, Volume 49, Issue 1, pp 1–19 | Cite as

Fluxes of methane and carbon dioxide from a small productive lake to the atmosphere

  • Peter Casper
  • Stephen C. Maberly
  • Grahame H. Hall
  • Bland J. Finlay


The fluxes of CH4 and CO2 to the atmosphere, and the relative contributions of ebullition and molecular diffusion, were determined for a small hypertrophic freshwater lake (Priest Pot, UK) over the period May to October 1997. The average total flux of CH4 and CO2 (estimated from 7 sites on the lake) was approximately 52 mmol m−2 d−1 and was apportioned 12 and 40 mmol m−2 d−1 toCH4 and CO2 respectively. Diffusion across the air-water interface accounted for the loss of 0.4and 40 mmol m−2 d−1 of CH4 and CO2 respectively whilst the corresponding figures for ebullition losses were 12.0 (CH4) and 0.23 (CO2) mmol m−2 d−1. Most CH4 (96%) was lost by ebullition, and most CO2 (99%) by diffusive processes. The ebullition of gas, measured at weekly intervals along a transect of the lake, showed high spatial and temporal variation. The CH4 content of the trapped gas varied between 44 and 88% (by volume) and was highest at the deepest points. Pulses of gas ebullition were detected during periods of rapidly falling barometric pressure. Therelevance of the measurements to global estimates ofcarbon emission from freshwaters are discussed.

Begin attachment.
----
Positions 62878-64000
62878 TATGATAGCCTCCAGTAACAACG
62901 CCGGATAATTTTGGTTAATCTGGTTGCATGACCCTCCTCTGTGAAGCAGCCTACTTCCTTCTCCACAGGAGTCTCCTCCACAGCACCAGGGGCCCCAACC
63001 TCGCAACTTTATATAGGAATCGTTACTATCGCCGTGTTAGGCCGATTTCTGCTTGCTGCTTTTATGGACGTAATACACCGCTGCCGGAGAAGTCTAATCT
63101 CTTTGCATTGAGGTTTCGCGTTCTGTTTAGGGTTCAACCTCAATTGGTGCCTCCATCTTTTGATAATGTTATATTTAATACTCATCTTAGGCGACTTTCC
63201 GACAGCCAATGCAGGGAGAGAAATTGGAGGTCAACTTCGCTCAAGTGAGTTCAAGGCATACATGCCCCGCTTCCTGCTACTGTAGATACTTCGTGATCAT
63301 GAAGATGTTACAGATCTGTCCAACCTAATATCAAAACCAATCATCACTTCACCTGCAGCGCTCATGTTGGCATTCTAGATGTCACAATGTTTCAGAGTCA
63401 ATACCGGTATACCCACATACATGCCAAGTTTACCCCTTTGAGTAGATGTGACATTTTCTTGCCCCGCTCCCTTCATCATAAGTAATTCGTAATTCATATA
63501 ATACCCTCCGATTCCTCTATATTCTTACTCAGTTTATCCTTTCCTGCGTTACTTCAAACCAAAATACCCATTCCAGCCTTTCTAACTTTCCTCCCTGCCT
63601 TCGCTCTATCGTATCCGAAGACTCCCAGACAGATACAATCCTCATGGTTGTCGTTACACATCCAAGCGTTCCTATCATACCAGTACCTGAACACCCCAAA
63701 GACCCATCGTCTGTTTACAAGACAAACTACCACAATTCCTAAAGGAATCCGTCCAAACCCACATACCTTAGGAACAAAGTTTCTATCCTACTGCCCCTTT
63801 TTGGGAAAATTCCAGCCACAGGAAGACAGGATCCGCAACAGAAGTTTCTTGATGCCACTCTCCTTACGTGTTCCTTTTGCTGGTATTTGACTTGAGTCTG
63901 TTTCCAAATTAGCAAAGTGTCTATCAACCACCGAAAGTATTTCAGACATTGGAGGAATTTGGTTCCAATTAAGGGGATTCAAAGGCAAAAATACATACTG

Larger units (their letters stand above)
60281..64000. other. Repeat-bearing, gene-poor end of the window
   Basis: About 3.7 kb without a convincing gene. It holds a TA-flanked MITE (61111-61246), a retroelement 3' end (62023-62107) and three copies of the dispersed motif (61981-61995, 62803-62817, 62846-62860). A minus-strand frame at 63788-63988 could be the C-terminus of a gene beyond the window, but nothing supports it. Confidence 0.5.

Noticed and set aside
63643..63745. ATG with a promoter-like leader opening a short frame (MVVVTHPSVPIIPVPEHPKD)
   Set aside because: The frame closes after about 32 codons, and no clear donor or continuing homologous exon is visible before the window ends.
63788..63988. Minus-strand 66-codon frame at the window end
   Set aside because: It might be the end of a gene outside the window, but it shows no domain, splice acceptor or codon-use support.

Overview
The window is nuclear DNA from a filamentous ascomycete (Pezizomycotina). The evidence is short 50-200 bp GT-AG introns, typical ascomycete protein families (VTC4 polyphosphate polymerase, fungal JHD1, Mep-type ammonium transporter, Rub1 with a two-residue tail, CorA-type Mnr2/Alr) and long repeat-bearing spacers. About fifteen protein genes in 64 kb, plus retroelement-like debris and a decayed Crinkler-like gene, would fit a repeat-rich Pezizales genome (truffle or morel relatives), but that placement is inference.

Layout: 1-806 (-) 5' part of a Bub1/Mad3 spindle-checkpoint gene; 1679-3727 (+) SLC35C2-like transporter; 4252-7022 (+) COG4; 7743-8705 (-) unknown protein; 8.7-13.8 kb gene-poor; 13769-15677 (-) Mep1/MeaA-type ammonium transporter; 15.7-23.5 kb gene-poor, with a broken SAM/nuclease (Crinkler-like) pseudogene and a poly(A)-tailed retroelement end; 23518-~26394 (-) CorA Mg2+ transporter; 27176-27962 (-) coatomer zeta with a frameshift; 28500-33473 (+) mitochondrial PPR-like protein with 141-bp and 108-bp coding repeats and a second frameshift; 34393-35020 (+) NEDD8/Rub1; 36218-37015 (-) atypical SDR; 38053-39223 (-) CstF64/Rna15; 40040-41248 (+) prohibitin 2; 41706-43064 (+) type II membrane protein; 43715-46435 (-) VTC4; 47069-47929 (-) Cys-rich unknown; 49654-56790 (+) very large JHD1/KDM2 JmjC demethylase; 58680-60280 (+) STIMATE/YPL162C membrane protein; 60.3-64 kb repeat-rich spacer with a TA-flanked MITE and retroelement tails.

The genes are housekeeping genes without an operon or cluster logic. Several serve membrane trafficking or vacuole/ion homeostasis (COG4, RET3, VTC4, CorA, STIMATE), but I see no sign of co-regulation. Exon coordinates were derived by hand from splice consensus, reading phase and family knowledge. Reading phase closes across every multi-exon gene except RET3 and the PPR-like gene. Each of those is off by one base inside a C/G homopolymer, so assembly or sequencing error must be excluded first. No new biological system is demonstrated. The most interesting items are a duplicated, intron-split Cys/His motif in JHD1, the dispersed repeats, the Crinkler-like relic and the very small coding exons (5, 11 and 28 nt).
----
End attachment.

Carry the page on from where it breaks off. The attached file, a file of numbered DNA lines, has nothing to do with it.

carbon dioxide diffusion ebullition emission freshwater hypertrophic lakes methane 


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Copyright information

© Kluwer Academic Publishers 2000

Authors and Affiliations

  • Peter Casper
    • 1
  • Stephen C. Maberly
    • 2
  • Grahame H. Hall
    • 2
  • Bland J. Finlay
    • 2
  1. 1.Department of Limnology of Stratified LakesInstitute of Freshwater Ecology and Inland FisheriesNeuglobsowGermany
  2. 2.Windermere LaboratoryInstitute of Freshwater EcologyFar Sawrey, CumbriaU.K.

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